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A Bench for Priscilla

An aging pet, an art deco bench, Shutterfly, bedroom design tips, and Pinterest color boards.  How do they all fit together?   Well . . . very loosely in this rambling post.

I have a lot to share with you this time, so let’s start connecting the dots.

An Aging Pet

A few months ago, I shared my little Downton Abbey-inspired master bedroom refresh.  Aside from needing some better bedside lamps, I thought that the project was finished.

But then 15-year-old Priscilla started having trouble jumping up onto the bed.  She tried, only to fall back to the floor.  This girl never used to miss her mark, but now she needed a little help.

Black cat
My loyal buddy.

So I searched for something she could use as a halfway point between the floor and the top of the bed.

An Art Deco Bench

I came across a small art deco bench at a consignment shop.  It was half price in the markdown room, piled so high with other merchandise that I almost missed it.

The upholstery was interesting.

Art Deco Bench as found
Bench as found

But the wood was in excellent condition.

With its rounded edges, the bench could have originally been paired with a waterfall bedroom vanity.  So it was appropriate for a bedroom.  And its small scale was perfect for the limited space I had to work with.

I put it at the foot of the bed, and Priscilla immediately saw the advantage and starting using it to climb up to her favorite napping spot.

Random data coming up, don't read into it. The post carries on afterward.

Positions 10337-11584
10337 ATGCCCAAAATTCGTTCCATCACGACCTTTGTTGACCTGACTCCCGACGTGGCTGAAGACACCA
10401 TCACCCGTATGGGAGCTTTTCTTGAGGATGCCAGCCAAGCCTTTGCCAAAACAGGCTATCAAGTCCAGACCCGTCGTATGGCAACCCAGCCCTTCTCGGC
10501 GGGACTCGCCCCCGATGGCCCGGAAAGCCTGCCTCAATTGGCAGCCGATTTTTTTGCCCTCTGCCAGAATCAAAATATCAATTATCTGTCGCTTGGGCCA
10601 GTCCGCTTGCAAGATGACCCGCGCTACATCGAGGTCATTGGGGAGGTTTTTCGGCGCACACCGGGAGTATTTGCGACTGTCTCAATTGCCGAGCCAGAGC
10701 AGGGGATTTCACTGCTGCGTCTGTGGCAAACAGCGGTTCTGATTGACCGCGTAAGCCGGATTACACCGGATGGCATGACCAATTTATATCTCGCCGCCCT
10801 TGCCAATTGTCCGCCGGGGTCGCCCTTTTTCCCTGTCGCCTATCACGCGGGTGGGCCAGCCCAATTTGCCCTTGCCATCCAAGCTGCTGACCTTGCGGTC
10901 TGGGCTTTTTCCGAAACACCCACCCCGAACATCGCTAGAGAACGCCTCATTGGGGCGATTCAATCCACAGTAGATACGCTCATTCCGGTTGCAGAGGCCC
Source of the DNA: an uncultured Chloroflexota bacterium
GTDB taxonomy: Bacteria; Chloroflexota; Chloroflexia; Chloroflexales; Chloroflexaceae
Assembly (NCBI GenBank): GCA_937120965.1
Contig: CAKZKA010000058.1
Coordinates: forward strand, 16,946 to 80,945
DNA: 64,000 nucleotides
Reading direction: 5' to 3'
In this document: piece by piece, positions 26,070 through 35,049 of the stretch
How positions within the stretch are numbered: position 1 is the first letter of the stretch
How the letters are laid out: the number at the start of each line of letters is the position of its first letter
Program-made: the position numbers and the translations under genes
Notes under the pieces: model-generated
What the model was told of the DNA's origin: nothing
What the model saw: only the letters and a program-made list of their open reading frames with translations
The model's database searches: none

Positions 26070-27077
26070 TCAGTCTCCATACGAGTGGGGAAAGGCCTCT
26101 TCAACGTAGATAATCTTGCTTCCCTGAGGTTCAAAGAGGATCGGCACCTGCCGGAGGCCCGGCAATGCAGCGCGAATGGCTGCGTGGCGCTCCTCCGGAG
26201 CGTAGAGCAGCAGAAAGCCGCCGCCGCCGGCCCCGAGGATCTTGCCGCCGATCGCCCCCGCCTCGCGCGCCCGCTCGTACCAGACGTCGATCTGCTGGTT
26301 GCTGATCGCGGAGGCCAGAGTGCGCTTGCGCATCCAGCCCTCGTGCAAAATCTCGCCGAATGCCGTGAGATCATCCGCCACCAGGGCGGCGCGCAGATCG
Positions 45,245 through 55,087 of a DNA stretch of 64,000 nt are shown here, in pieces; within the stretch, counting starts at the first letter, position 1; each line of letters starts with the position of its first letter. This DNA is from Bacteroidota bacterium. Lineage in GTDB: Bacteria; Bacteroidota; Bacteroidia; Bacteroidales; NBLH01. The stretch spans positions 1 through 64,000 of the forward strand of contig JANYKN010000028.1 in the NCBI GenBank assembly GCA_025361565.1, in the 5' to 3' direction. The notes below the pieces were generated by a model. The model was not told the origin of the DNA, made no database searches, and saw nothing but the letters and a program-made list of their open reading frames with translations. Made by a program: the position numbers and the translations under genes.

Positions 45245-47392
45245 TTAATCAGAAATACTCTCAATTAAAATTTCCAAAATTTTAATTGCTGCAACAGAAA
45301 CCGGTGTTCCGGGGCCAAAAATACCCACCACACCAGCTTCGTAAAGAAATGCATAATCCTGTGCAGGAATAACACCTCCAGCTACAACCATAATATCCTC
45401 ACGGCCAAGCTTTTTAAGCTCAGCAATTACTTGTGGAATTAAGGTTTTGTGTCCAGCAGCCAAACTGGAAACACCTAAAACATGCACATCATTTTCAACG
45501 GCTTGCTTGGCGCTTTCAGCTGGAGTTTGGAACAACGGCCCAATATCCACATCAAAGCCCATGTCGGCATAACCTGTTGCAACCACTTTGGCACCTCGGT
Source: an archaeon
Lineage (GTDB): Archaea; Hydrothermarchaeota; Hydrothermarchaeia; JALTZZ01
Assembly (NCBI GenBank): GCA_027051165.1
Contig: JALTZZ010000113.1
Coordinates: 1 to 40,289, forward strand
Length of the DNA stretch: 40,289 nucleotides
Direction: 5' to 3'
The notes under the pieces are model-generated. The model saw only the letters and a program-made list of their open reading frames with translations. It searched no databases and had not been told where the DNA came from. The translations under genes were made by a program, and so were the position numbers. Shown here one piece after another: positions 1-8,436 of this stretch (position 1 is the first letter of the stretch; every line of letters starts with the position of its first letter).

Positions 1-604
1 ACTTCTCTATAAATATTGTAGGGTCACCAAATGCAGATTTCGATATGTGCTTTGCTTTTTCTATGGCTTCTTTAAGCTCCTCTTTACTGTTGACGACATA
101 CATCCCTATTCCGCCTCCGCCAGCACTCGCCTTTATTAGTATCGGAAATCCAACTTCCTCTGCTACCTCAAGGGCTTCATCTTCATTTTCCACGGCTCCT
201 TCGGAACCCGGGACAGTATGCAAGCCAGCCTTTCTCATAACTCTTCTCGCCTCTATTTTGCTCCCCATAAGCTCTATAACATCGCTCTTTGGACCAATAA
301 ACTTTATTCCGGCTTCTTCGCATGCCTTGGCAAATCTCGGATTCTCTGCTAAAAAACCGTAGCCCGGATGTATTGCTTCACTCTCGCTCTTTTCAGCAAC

Burkedecor.com is all new

I didn’t want her to be without it for long, so I decided to just do a quick reupholster and call it good.

I couldn’t wait to see what was under the purple fabric.  Was the original upholstery still there?  Something beautiful and interesting?

No such luck.

Old upholstery

And it looks better in the photo than it did in real life.

So I removed both fabric layers but kept the padding since it was in surprisingly good condition.

With Priscilla lounging on the front porch, I raced to the fabric store. A floral fabric would look sweet on the bench, so that is what I was after.

And this is what I came home with.

fabric closeup

It is “Avondale Vintage” by Covington Fabric and Design. It reminded me of an antique tapestry.  The pattern depicts old-world hunting and fishing scenes.  I’m a pushover for this sort of thing. And, I reasoned, this was in keeping the bedroom’s Downton Abbey-esque vibe.

I only needed an 18-inch cut, but I asked for 2/3 yard so I could center the scene that I liked the most – which turned out to be the hunting scene.

I spruced up the wood with Howard Restor-A-Finish in Golden Oak.

And then I put the bench back.

fabric detail - art deco bench

Art Deco Bench

Including the sprint to the fabric store, the project took one afternoon.

art deco bench

And Priscilla never missed her bench.

Cat with art deco bench